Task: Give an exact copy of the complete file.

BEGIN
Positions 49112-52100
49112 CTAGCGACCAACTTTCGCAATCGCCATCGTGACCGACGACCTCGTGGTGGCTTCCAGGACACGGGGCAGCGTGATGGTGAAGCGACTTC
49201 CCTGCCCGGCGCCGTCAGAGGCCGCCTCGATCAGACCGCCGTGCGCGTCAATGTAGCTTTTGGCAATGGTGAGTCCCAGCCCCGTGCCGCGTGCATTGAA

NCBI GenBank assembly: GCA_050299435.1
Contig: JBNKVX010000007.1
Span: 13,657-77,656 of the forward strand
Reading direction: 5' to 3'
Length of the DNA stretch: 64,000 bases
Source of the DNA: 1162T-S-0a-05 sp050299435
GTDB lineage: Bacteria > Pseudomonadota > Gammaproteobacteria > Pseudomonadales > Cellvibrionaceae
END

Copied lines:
Positions 49112-52100
49112 CTAGCGACCAACTTTCGCAATCGCCATCGTGACCGACGACCTCGTGGTGGCTTCCAGGACACGGGGCAGCGTGATGGTGAAGCGACTTC
49201 CCTGCCCGGCGCCGTCAGAGGCCGCCTCGATCAGACCGCCGTGCGCGTCAATGTAGCTTTTGGCAATGGTGAGTCCCAGCCCCGTGCCGCGTGCATTGAA

NCBI GenBank assembly: GCA_050299435.1
Contig: JBNKVX010000007.1
Span: 13,657-77,656 of the forward strand
Reading direction: 5' to 3'
Length of the DNA stretch: 64,000 bases
Source of the DNA: 1162T-S-0a-05 sp050299435
GTDB lineage: Bacteria > Pseudomonadota > Gammaproteobacteria > Pseudomonadales > Cellvibrionaceae